Susan Mayer

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Suppose there is a principal-agent relationship between employer and employee in which effort is not contractible, but is elicited through employer incentive mechanisms. We term preferences that allow the employer to elicit effort at lower cost incentive enhancing. We analyze how such preferences affect earnings, nd then provide evidence that one of the(More)
  • Miles Corak, Tony Atkinson, George Beelen, Rebecca Blank, Bruce Bradbury, Jonathan Bradshaw +16 others
  • 2005
Any opinions expressed here are those of the author(s) and not those of the institute. Research disseminated by IZA may include views on policy, but the institute itself takes no institutional policy positions. The Institute for the Study of Labor (IZA) in Bonn is a local and virtual international research center and a place of communication between(More)
  • Rob Alessie, Joe Altonji, Patty Anderson, Doug Bernheim, Norman Bradburn, Greg Duncan +14 others
  • 2000
There are vast differences in wealth holdings, even among households in similar age groups. In addition, a large percentage of U.S. households arrive close to retirement with little or no wealth. While many explanations can be found to rationalize these facts, approximately thirty percent of households whose head is close to retirement have done little or(More)
he unprecedented decline in the caseload of the Aid to Families with Dependent Children (AFDC) program, retitled the Temporary Assistance for Needy Families (TANF) program in 1996, has been, by common agreement, remarkable. The caseload has declined by 50 percent since its peak in 1994 and is now at a level roughly similar to what it was in the late 1970s.(More)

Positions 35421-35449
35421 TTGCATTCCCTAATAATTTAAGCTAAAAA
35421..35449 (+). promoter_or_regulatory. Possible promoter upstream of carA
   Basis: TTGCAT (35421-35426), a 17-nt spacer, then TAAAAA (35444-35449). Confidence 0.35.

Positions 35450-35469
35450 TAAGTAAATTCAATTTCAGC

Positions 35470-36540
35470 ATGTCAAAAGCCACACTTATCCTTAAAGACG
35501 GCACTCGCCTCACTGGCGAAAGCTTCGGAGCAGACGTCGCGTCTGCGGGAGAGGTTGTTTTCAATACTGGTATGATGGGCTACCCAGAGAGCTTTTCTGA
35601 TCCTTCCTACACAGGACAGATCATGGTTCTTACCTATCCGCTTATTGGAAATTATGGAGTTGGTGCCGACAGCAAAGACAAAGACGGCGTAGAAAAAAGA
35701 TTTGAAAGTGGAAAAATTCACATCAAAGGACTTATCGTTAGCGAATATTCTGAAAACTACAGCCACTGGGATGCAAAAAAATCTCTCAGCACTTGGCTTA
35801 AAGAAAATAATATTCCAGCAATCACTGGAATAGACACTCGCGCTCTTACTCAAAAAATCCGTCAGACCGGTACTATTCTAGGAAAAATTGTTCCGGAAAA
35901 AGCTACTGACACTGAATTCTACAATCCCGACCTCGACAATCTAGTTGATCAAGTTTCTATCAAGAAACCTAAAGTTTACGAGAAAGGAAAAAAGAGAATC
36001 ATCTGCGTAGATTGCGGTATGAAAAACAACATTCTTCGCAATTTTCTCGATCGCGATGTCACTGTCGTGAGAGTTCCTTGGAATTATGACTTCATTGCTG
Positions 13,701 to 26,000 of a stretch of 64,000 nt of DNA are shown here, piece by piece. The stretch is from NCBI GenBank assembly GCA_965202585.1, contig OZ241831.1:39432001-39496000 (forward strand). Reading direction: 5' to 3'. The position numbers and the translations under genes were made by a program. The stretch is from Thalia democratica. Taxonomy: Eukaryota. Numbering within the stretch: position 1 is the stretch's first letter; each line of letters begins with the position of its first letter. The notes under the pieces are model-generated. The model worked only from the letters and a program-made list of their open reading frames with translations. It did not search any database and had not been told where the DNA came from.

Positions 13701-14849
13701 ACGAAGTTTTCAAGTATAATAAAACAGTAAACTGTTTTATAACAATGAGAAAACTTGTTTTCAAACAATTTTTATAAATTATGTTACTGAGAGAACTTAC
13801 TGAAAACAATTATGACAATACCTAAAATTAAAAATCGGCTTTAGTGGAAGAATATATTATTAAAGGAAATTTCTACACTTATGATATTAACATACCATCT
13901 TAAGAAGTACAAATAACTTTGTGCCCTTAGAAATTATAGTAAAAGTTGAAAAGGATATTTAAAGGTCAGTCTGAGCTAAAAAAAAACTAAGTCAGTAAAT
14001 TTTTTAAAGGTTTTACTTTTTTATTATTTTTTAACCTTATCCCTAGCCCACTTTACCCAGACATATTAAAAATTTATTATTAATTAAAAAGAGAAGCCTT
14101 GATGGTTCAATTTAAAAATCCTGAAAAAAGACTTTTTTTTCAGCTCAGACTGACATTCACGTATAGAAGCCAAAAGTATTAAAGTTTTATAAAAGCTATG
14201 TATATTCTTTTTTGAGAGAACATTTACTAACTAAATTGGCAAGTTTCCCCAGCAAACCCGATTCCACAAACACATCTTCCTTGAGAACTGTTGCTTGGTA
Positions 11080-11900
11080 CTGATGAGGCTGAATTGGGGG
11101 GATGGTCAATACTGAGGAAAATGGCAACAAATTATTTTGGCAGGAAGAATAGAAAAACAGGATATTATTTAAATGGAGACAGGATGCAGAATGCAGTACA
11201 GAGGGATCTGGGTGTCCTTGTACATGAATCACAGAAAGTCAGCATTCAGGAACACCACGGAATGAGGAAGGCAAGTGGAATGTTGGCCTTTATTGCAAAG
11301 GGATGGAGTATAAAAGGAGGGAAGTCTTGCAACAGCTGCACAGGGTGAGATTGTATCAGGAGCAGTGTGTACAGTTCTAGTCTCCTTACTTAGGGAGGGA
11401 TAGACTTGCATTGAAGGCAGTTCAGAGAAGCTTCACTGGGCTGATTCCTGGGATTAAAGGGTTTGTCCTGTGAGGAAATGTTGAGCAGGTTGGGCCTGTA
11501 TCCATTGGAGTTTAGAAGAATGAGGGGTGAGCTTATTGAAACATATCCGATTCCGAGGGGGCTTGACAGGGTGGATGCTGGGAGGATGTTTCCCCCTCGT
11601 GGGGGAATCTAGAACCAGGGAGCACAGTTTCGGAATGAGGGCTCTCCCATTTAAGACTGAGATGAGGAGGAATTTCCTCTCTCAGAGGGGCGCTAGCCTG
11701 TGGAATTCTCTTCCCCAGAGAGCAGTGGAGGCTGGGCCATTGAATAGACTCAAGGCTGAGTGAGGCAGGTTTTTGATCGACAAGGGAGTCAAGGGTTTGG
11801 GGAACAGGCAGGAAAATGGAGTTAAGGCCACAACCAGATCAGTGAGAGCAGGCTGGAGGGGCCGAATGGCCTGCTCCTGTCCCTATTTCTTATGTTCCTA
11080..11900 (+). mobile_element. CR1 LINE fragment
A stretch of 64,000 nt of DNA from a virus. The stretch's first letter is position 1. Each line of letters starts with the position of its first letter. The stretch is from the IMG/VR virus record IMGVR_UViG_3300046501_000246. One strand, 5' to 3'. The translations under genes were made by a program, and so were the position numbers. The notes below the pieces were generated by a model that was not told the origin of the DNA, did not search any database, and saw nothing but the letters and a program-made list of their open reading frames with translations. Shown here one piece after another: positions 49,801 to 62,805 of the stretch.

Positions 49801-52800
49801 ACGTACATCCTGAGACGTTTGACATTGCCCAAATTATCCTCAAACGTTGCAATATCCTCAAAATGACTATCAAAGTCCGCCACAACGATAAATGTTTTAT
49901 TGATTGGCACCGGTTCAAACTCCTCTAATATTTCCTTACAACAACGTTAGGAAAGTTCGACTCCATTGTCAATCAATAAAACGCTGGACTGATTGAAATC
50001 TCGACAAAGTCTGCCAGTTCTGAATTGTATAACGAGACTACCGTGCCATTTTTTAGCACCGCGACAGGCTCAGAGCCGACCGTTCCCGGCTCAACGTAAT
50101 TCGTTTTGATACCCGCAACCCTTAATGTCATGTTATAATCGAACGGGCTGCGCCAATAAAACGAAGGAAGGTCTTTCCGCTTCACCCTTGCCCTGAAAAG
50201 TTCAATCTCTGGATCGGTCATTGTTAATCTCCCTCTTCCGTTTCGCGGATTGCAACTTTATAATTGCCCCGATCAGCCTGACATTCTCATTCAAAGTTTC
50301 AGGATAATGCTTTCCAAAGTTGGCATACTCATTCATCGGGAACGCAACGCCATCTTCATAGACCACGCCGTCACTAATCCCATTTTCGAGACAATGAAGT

Many U.S. policymakers support changing the "culture" of poor parents to encourage marriage, work, and religion as a means to end the intergenerational transmission of poverty. In this article Jens Ludwig and Susan Mayer review and evaluate research on how parental work, marriage, and religion affect children's socioeconomic status as adults, as well as on(More)
This paper examines the effects of family structure on family income and food consumption, using fixed-effects to control for unobservable characteristics of the family. The effects of divorce on the family income and family-level consumption of children born to two-parent households, and the effects of marriage on children born into single-parent(More)
SNAP and the EITC/CTC are the largest income transfer programs available to able-bodied working poor and near-poor families, and joint participation over time in the programs has more than doubled in the past decade. We examine whether this growth in longer-term program reliance is a result of the cyclical downturn from the Great Recession, from more(More)
To learn about new publications as they appear, register on our site to receive monthly email alerts. The concepts of positive youth development suggest that nearly all youth are capable of growing up properly and avoiding trouble if they can be attached to a variety of social resources that facilitate healthy development and discourage harmful behavior.(More)
  • Annamaria Lusardi, Rob Alessie, Patty Anderson, Doug Bernheim, Norman Bradburn, Greg Duncan +16 others
  • 2001
and participants at several other conferences and universities' seminars for suggestions and comments. Any errors are the author's responsibility. The program is funded through a grant from the Social Security Administration (SSA). Each grant awarded is up to $25,000. In addition to submitting a paper, successful applicants also present their results to SSA(More)